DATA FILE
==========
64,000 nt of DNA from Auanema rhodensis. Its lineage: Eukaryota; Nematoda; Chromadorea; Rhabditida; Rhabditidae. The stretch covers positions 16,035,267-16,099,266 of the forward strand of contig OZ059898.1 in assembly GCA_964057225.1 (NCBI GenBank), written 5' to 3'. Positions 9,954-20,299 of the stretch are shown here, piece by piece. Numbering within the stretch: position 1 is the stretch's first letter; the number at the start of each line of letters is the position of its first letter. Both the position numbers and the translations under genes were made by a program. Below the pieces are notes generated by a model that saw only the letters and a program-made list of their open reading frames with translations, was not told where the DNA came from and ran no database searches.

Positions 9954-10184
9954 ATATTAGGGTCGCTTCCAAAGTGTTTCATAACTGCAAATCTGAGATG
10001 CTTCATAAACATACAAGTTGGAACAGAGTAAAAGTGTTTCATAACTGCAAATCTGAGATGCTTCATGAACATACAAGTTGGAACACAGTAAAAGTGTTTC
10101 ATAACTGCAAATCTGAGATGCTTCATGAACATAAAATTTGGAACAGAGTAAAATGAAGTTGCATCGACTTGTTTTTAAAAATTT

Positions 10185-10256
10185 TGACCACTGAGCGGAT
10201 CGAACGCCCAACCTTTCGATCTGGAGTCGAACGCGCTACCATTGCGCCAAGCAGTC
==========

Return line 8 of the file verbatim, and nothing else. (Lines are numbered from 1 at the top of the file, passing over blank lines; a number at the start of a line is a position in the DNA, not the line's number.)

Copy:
10201 CGAACGCCCAACCTTTCGATCTGGAGTCGAACGCGCTACCATTGCGCCAAGCAGTC